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Rental Inspections


cbollin
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I do not think New York requires an inspection before an apartment or home is rented out. I know this type of inspection is not as in depth for an apartment but how in depth is it? Do other States require this type of inspection? Does anybody have any suggestion on how to proceed with this for the agreement and the actual inspection? The agreement I have are for Home Inspections and goes into great detail of what is covered and what is excluded.

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You can always check with your states home inspection licensure board for the specific rules and laws regarding home inspections.

At this point, I do not believe any state requires home inspections during the sale of property. Some mortgage companies are requiring them before they will issue a loan and some insurance companies are requiring them before they will insure the property. I seriously doubt any state would require an inspection for rental properties in they are not required for sales.

A home inspection of rental property by a renter would provide the renter with much information about the property. I am not sure of the usefulness of that information to the renter. The property owner is usually responsible for maintenance of the property. Typically if a renter determines there is a problem with the property, they contact the rental management company and report the problem.

A typical home inspection would determine any safety or habitability issues. If there were too many, as a renter, I would just rent a different property. I can't imagine too many renters willing to pay the fee for an inspection, turn the report over to the property owner, and then demand they be fixed prior to signing a rental agreement.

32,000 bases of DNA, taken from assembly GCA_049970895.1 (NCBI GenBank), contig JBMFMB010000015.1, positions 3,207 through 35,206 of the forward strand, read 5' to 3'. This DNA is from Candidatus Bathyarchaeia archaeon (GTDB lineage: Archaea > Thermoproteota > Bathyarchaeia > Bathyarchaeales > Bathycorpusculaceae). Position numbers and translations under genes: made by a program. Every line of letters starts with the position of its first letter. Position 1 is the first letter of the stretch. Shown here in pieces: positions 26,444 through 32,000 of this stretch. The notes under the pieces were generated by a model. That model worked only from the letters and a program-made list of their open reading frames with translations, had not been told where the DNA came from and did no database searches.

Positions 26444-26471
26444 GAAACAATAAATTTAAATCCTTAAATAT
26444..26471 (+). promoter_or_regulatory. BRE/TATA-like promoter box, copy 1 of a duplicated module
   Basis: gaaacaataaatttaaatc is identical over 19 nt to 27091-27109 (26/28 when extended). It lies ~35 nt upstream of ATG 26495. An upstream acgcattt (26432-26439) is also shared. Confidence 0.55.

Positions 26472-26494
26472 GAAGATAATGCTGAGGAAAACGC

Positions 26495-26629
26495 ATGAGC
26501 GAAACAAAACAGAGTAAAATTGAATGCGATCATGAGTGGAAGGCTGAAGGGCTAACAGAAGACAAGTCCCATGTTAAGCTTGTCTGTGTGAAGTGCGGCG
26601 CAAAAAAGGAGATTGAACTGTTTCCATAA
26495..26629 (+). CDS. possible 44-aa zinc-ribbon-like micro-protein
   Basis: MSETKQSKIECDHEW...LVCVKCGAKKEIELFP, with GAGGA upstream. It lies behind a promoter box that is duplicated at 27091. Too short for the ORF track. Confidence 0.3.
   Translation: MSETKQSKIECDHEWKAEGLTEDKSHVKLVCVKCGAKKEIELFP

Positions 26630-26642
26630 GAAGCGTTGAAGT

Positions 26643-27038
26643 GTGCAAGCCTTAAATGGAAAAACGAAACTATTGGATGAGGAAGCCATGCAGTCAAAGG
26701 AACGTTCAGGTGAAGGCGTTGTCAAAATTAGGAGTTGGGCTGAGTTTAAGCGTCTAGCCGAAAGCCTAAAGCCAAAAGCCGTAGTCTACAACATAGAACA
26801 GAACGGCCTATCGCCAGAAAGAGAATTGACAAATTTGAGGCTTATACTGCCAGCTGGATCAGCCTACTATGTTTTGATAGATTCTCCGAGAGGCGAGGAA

If a renter already has an existing contract and the property owner will not fix obvious and ongoing problems, then an inspection could be used as leverage to document the severity of the problems to encourage the property owner to fix problems. Even then, it seems like the renter would just break the lease and move rather than fight with a property owner who has not fixed obvious and ongoing problems.

In North Carolina, only home inspections performed for a real estate transaction are covered by the licensing board. A warranty inspection or maintenance inspection would not fall under their jurisdiction so could be performed to whatever standard the inspector deems necessary. I would expect if a warranty or maintenance inspection went to court, it would probably be held to very similar standards as buyer inspection unless the contract explicitly stated otherwise

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Scott has it,

Over the past couple of years, many municipalities have begun requiring inspections of rental properties by muni inspectors in order to ensure that those properties were safe for habitation. Those inspections are typically paid for by the landlord - not a prospective tenant. A small number of cities have begun requiring inspections of properties for sale by muni inspectors before they can be sold and there are some that are considering such legislation. I see those stories occasionally in the feeds I get but I usually don't post them because they aren't exactly the kind of thing that most home inspectors are going to want to get involved in.

When I say "many municipalities" I'm referring to a couple of dozen, not hundreds or thousands, so it's not like it's a national trend or anything like that yet but those cities are being watched closely by many others that see the inspections as a win-win situation in that it raises revenue to support the muni home inspection budget while showing that the city fathers care about those folks who are in a situation where they must rent and it's intended to prevent slumlords from screwing people over.

ONE TEAM - ONE FIGHT!!!

Mike

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Originally posted by hausdok

Scott has it,